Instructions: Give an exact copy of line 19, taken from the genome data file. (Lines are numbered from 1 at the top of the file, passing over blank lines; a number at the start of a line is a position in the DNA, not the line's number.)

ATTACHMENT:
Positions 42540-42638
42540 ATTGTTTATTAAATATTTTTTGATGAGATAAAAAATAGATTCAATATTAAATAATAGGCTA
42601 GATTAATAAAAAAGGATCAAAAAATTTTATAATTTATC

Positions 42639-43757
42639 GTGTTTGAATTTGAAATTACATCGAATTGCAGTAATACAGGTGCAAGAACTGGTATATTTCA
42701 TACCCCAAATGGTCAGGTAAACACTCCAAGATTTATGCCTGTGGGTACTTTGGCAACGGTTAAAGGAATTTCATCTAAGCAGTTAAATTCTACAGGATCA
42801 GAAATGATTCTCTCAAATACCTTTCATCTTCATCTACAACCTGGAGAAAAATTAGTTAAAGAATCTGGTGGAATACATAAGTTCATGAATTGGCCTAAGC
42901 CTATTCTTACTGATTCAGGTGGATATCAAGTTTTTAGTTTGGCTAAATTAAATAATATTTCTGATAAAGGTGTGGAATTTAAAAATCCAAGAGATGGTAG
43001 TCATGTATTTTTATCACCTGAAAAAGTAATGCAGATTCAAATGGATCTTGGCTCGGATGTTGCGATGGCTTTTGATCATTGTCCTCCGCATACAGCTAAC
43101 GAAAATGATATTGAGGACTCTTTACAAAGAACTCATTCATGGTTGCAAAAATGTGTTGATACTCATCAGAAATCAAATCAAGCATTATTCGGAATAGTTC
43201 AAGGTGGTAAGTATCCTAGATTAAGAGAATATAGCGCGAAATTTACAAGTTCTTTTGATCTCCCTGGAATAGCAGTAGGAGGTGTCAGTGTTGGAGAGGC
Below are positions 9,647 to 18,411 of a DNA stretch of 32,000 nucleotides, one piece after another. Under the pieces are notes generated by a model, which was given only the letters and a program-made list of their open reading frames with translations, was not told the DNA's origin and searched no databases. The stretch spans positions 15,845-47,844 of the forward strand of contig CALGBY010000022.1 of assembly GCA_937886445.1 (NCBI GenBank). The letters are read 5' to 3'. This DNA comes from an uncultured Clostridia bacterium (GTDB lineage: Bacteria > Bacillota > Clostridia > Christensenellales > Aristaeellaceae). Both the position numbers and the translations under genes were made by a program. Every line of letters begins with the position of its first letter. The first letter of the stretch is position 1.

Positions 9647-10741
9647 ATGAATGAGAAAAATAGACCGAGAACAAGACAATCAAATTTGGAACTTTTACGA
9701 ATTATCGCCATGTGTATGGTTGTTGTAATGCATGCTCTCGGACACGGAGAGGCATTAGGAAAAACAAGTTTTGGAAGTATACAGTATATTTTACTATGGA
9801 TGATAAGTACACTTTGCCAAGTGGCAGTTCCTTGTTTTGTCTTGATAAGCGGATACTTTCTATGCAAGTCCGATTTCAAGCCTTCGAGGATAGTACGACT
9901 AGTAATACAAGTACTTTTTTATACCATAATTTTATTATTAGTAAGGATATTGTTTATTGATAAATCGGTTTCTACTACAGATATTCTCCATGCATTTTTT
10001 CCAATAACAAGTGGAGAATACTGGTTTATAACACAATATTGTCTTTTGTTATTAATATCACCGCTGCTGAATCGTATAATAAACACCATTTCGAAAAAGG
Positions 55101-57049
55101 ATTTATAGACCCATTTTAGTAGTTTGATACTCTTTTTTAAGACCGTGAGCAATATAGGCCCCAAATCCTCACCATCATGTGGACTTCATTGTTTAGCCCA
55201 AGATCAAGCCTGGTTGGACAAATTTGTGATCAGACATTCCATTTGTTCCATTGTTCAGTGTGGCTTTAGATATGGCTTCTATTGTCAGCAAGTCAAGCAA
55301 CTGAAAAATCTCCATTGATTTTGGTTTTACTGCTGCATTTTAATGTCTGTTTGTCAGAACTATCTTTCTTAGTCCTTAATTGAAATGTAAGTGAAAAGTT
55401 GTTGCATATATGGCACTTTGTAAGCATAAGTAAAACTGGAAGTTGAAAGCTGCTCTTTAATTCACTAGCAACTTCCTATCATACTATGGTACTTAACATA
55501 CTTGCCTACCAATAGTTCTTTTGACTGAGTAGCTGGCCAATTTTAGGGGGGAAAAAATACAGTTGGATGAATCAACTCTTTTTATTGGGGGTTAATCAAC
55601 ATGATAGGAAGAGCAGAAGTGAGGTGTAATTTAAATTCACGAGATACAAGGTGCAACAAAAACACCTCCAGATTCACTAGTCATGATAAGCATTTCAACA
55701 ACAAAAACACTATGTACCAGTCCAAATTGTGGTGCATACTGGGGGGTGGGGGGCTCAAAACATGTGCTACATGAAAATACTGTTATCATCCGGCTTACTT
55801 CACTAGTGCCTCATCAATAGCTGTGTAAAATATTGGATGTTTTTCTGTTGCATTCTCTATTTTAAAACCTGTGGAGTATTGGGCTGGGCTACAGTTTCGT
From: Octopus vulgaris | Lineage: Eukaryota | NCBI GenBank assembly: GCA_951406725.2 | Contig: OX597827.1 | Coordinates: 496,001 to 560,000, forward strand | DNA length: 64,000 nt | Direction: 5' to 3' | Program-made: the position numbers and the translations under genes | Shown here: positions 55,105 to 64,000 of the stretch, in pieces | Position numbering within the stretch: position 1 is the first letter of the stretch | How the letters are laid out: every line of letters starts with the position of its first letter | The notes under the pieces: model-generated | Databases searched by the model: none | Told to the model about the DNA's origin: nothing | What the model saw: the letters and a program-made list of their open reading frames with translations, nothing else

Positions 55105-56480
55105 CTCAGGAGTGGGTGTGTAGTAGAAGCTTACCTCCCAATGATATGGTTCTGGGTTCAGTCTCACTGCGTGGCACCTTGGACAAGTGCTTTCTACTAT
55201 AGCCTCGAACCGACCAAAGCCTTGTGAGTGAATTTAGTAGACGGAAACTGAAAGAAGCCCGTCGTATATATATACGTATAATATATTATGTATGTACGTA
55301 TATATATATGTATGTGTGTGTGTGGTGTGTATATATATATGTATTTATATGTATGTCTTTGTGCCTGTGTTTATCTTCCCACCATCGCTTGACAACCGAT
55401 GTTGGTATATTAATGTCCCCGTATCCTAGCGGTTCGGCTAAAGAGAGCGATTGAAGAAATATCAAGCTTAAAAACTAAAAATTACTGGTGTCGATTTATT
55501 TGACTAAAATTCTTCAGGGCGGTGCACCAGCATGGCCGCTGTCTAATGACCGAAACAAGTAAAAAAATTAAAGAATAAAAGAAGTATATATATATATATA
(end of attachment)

Positions 55101-57049